ABSTRACT: Amyloid fibrils are thread-like protein aggregates with a core region formed from repetitive arrays of beta-sheets oriented parallel to the fibril axis. Such structures were first recognized in clinical disorders, but more recently have also been linked to a variety of non-pathogenic phenomena ranging from the transfer of genetic information to synaptic changes associated with memory. The observation that many proteins can convert into similar structures in vitro has suggested that this ability is a generic feature of polypeptide chains. Here we have probed the nature of the amyloid structure by monitoring hydrogen/deuterium exchange in fibrils formed from an SH3 domain using a combination of nuclear magnetic resonance spectroscopy and electrospray ionization mass spectrometry. The results reveal that under the conditions used in this study, exchange is dominated by a mechanism of dissociation and re-association that results in the recycling of molecules within the fibril population. This insight into the dynamic nature of amyloid fibrils, and the ability to determine the parameters that define this behaviour, have important implications for the design of therapeutic strategies directed against amyloid disease.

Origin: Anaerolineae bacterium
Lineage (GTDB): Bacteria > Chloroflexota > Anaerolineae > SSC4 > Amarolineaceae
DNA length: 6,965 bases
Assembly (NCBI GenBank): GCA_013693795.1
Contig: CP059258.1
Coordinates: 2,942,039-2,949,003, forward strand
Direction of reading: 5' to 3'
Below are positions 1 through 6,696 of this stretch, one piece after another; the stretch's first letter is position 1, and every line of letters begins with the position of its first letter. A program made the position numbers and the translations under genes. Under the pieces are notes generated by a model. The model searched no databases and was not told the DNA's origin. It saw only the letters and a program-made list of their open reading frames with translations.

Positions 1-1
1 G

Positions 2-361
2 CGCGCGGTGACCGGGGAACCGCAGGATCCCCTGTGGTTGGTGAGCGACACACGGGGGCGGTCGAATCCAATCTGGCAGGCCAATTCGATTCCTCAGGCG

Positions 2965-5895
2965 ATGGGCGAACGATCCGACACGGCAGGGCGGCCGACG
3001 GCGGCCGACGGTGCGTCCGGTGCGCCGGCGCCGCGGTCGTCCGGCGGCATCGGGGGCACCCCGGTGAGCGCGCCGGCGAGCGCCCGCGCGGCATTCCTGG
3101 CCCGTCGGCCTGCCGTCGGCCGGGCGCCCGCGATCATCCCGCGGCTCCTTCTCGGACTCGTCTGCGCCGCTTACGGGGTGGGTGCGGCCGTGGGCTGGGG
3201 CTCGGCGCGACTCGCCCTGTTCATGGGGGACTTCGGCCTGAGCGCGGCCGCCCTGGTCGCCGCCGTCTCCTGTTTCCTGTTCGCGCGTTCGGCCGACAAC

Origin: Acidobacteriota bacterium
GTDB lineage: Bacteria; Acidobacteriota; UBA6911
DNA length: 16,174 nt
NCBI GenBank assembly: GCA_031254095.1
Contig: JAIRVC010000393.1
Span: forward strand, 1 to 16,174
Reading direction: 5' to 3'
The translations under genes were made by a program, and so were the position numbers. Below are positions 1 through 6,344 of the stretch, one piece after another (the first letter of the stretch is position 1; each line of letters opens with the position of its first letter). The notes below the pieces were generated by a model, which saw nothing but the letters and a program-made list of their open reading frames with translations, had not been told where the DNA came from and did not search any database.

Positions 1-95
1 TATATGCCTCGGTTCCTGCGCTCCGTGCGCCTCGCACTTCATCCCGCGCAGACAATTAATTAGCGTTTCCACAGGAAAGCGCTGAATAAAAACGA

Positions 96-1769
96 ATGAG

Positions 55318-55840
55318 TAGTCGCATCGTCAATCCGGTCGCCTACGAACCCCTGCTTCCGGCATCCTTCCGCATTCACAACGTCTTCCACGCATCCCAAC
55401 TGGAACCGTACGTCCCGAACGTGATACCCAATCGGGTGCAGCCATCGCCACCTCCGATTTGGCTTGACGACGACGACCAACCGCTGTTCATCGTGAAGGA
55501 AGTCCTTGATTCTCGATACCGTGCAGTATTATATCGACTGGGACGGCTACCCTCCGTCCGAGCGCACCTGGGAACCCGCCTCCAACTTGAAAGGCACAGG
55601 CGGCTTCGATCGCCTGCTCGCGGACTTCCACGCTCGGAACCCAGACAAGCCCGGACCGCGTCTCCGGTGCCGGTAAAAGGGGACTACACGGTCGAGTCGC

No preview · Article · Aug 2005 · Nature
  • Clare Woodward · Natàlia Carulla · George Barany

    No preview · Article · Feb 2004 · Methods in Enzymology
  • Natàlia Carulla · George Barany · Clare Woodward
    [Show abstract] [Hide abstract]